In Belgium, someone legally ending their own life is an everyday occurrence.
In fact, it usually happens more than once a day.
That’s because the northern European nation has the most liberal euthanasia laws in the world.
Since 2002, competent adults and emancipated minors there have been able to end their lives simply by asking a doctor to inject them with a lethal drug.
The request must be in writing and it must meet two criteria. The person needs to be in “constant and unbearable” pain and the condition must be “incurable.” The pain can be physical or emotional.
In 2014, Belgium extended the practice. It approved a law that allows terminally ill children of any age to receive a lethal injection if their parents agree with the child’s wishes.
People appear to be taking advantage of the laws.
More than 1,800 people in Belgium died by legal lethal injection in 2013. That’s an average of about five a day.
However, the report created quite a stir in the United States and elsewhere. So much so that 37-year-old Marieke Vervoort held a news conference over the weekend to announce she wasn’t planning on ending her life.
Not yet anyway.
Countries’ opinions differ
Brazil is among a host of nations across the world that don’t allow assisted suicide.
Montana does not have “death with dignity” statute, but a state Supreme Court decision in 2009 cleared the way for physician-assisted dying.
Peg Sandeen, the executive director of Death With Dignity, told Healthline that European countries and the U.S. don’t see end-of-life decisions the same way.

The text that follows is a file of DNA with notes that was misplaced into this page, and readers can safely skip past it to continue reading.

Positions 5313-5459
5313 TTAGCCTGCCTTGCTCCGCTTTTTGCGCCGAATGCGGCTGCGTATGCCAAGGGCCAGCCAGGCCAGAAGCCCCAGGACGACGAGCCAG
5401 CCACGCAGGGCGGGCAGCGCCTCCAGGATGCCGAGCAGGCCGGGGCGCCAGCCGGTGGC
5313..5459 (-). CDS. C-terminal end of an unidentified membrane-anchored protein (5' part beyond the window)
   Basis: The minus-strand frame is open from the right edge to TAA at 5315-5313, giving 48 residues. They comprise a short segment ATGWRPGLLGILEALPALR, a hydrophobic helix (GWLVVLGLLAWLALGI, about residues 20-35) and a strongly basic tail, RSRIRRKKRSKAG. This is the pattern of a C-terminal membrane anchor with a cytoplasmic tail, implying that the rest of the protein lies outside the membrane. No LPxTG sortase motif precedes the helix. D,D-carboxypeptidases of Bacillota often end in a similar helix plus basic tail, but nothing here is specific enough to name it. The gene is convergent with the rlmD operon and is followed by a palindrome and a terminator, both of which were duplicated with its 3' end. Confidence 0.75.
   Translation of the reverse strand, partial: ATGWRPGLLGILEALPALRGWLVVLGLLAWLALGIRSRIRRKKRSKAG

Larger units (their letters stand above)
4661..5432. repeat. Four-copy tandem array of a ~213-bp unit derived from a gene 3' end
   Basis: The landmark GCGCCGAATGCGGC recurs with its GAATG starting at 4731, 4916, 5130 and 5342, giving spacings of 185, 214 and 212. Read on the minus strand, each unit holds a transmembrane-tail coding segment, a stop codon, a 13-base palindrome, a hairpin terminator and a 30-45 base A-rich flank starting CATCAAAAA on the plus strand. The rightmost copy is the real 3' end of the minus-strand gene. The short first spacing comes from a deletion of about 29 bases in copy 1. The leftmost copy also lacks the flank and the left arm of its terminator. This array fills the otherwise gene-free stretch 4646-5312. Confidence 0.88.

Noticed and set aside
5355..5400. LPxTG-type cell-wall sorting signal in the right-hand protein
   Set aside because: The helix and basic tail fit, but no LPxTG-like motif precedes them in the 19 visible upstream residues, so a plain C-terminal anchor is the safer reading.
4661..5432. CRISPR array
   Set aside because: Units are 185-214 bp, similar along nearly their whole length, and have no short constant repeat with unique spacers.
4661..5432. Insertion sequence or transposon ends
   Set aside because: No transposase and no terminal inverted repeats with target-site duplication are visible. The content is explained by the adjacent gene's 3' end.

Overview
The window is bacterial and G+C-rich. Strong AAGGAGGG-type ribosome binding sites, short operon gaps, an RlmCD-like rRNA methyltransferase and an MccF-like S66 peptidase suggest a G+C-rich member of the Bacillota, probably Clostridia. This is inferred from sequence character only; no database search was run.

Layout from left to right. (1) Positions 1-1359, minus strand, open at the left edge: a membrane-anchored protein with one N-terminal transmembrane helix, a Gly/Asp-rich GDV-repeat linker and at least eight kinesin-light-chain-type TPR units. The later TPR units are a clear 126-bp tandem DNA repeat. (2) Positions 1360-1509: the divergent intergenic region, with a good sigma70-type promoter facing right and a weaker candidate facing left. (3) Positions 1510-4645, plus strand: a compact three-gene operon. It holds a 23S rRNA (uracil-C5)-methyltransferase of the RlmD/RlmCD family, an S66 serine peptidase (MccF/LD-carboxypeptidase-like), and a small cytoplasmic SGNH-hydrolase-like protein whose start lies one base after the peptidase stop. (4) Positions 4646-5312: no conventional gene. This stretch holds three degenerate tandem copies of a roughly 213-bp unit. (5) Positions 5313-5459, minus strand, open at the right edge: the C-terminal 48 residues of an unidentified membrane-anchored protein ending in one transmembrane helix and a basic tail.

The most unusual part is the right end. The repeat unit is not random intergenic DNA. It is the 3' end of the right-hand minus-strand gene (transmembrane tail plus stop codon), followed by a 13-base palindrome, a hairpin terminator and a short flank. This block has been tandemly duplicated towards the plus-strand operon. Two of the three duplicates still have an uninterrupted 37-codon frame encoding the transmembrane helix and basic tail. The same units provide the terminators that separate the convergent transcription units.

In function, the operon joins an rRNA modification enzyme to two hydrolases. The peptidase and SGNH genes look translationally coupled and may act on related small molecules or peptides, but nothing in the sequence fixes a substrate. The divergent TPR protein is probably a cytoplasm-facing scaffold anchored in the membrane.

She said Europeans have a more pragmatic view of death while views in the U.S. tend to be more emotional.
“We have an extremely youth-focused culture,” said Sandeen. “Americans’ attitude toward dying is to think we never have to do it.”
Stan Goldberg, a cancer survivor and professor emeritus at San Francisco State University, agrees.
Goldberg, who was a Hospice volunteer for 13 years, told Healthline that Americans’ views on assisted suicide tend to get caught up in spiritual arguments.
He noted that in Taiwan and other Asian countries the opposition to assisted dying laws is more rooted in duty. Their societies believe that children are obligated to take care of their parents. That includes extending their lives when they are old.
“Right to die laws are an expression of a country’s values,” said Goldberg.
The case for assisted dying
For Goldberg and Sandeen, the reason to support death with dignity laws is pretty simple.
They believe it’s a decision people should be allowed to make.
“Everybody has the right to decide when their life will end,” said Goldberg, whose latest book on cancer patients is due out this fall.
Sandeen added that the option should be available to people who are in severe emotional pain as well as physical pain.
She noted that allowing someone to continue living under those circumstances isn’t always a kind thing to do.
“Letting nature run its course in some cases is cruel,” she said.
Sandeen added that modern medicine has made great strides in prolonging people’s lives. Now it must provide a solution when a long life is not the best option.
“Medicine needs a remedy for something it has created,” she said.
For Vervoort, the remedy offered by Belgium’s right to die law is a welcome relief.
She suffers from a degenerative spinal condition and was given approval for assisted suicide in the country in 2008.
She hasn’t used that permission yet.
However, the athlete said at her Sunday news conference the approval does give her peace of mind, knowing she can end her life if her situation becomes too unbearable.
Vervoort told reporters she probably would have killed herself by now if she didn’t have the legal option in her back pocket.
"I think there will be fewer suicides when every country has the law of euthanasia. I hope everybody sees that this is not murder, but it makes people live longer," she said.
"When the day comes — when I have more bad days than good days — I have my euthanasia papers," she said. "But the time is not there yet."